Anishinaabe culture, heritage, and traditions are rich. Decolonization is more than a hashtag and is very hard work. Restoring balance in our Anishinaabe communities is much more than returning to traditional male and female roles. All of this work, restoration, and decolonization is connected to our culture which is connected to our traditional homelands. Leadership is connected to our land and water. We live in a beautiful time where, despite great oppression, systemic injustice, racism, stereotypical mascots, and discrimination, we are resisting and thriving.
When we restore traditional culture we are restoring our nation. And in restoring the Anishinaabe Nation we reclaim and decolonize. This is why everyday existence is resistance—any action we can take to reclaim who we are restores our people and communities.
Anishinaabe leadership is being restored in our territory. Traditional Anishinaabe leadership is based on the individual, family, and community. The community includes various clans based on families. All clan relations are honored and within these relations there is no hierarchy—all clan roles and responsibilities are considered equally important. There are seven original clans which include: crane, loon, bear, fish, marten, deer, and bird. Clans vary across our territory and there are many other clans outside of these seven. Cranes and loons are leaders but play different roles. Crane clan are speakers for the community and work to negotiate with other tribes and bands, while loon clan members are leaders within the community. The bear clan are protectors for their communities and also are responsible to know the plants and medicines for healing within the community. The fish clan is the community philosopher but also an advisor to the leadership clans. The marten clan are strategists, warriors, and builders within the community. The deer clan is responsible for the social aspects of the community including ceremonies and celebrations. Finally, the bird clan is about teaching and spreading knowledge for the people. Leadership is about the community and decolonization is about restoring traditional culture. When we restore traditional culture we are restoring our nation. And in restoring the Anishinaabe Nation we reclaim and decolonize. This is why everyday existence is resistance—any action we can take to reclaim who we are restores our people and communities.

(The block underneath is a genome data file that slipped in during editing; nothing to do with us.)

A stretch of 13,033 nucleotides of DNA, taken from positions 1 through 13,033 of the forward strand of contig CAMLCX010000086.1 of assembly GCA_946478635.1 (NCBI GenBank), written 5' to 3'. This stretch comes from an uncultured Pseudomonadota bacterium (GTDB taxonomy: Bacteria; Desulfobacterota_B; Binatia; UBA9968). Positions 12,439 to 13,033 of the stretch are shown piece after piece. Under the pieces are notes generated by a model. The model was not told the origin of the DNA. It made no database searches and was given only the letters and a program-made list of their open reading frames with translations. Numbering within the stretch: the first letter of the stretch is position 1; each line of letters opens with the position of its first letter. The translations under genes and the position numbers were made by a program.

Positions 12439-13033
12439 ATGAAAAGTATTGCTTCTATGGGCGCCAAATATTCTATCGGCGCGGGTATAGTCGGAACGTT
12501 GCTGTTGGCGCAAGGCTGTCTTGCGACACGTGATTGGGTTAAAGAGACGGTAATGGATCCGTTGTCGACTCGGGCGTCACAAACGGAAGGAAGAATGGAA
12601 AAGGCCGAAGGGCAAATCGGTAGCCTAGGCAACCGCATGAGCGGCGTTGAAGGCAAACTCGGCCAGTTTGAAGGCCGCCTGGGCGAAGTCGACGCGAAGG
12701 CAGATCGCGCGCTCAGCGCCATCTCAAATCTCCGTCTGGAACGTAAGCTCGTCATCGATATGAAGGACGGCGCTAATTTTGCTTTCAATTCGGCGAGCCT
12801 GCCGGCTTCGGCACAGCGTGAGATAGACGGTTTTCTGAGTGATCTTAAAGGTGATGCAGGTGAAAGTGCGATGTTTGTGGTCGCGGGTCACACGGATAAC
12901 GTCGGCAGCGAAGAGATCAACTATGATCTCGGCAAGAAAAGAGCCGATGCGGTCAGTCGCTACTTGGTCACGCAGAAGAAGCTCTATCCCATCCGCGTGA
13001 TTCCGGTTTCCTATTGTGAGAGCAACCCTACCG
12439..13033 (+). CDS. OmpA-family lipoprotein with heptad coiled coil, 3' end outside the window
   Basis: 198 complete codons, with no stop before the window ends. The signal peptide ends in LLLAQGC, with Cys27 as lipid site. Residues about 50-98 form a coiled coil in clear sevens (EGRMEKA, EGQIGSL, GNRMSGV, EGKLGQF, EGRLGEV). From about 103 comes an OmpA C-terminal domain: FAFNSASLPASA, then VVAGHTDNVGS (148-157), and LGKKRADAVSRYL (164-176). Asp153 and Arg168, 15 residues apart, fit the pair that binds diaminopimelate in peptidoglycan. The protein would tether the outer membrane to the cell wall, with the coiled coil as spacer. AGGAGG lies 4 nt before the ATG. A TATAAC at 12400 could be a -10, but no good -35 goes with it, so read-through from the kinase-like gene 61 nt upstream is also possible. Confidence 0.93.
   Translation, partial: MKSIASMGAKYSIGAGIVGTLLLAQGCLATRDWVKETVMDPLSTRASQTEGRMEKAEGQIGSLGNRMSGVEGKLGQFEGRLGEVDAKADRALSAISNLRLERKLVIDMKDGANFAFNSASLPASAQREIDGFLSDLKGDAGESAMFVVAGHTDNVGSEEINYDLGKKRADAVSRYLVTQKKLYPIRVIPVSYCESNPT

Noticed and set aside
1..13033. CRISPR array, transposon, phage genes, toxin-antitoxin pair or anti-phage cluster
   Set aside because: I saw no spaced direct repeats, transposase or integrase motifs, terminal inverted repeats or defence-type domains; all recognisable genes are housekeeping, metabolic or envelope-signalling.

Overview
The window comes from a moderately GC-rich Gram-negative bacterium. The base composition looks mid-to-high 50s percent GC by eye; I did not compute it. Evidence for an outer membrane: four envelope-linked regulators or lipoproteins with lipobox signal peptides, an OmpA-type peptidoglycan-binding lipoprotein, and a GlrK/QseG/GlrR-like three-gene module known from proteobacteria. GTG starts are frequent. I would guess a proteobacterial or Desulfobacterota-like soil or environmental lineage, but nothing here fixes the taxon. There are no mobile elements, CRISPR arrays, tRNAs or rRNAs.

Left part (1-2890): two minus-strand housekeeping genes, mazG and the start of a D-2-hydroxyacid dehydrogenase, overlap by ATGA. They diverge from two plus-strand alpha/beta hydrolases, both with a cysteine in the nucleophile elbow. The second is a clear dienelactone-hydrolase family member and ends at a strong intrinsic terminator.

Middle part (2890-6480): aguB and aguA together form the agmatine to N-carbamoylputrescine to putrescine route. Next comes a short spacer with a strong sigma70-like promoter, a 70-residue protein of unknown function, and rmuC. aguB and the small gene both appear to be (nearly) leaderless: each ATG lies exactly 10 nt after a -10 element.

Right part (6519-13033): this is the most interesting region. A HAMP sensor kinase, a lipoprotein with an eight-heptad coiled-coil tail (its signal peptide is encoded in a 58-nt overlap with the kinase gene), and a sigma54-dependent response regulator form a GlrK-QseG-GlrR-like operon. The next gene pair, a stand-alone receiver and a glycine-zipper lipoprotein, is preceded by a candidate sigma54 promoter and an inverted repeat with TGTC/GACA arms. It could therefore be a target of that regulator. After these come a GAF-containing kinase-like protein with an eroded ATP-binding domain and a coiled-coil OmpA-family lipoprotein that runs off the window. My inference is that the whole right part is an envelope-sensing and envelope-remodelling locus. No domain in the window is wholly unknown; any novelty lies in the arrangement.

In order to restore balance in the Anishinaabe Nation, decolonization requires honoring Two-Spirits. While there has been more awareness on Two-Spirit identity in the Native community and majority culture, we still have work to do. The term Two-Spirit is a pan-Native American term that came from a Native lesbian and gay international gathering in Winnipeg in 1990. It was chosen to honor LGBTQ+, gender identity, gender expression, and gender variance that has existed in the hundreds of Native communities across the US and Canada prior to colonization (Please note that Two-Spirit identity is not just about sexual orientation—it can also be about gender identity, gender expression, and gender variance). Within the various tribes there are many terms in the hundreds of different languages to describe Two-Spirits. The Anishinaabe Nation has many terms to describe Two-Spirit identity and not every term is known. Through decolonization, we can uncover the various meanings that might not align with the definitions of “lesbian,” “gay,” “bi-sexual,” “transgender,” and “queer.” Most importantly, this work of decolonization includes reclaiming identities and restoring gender balance within the Anishinaabe Nation.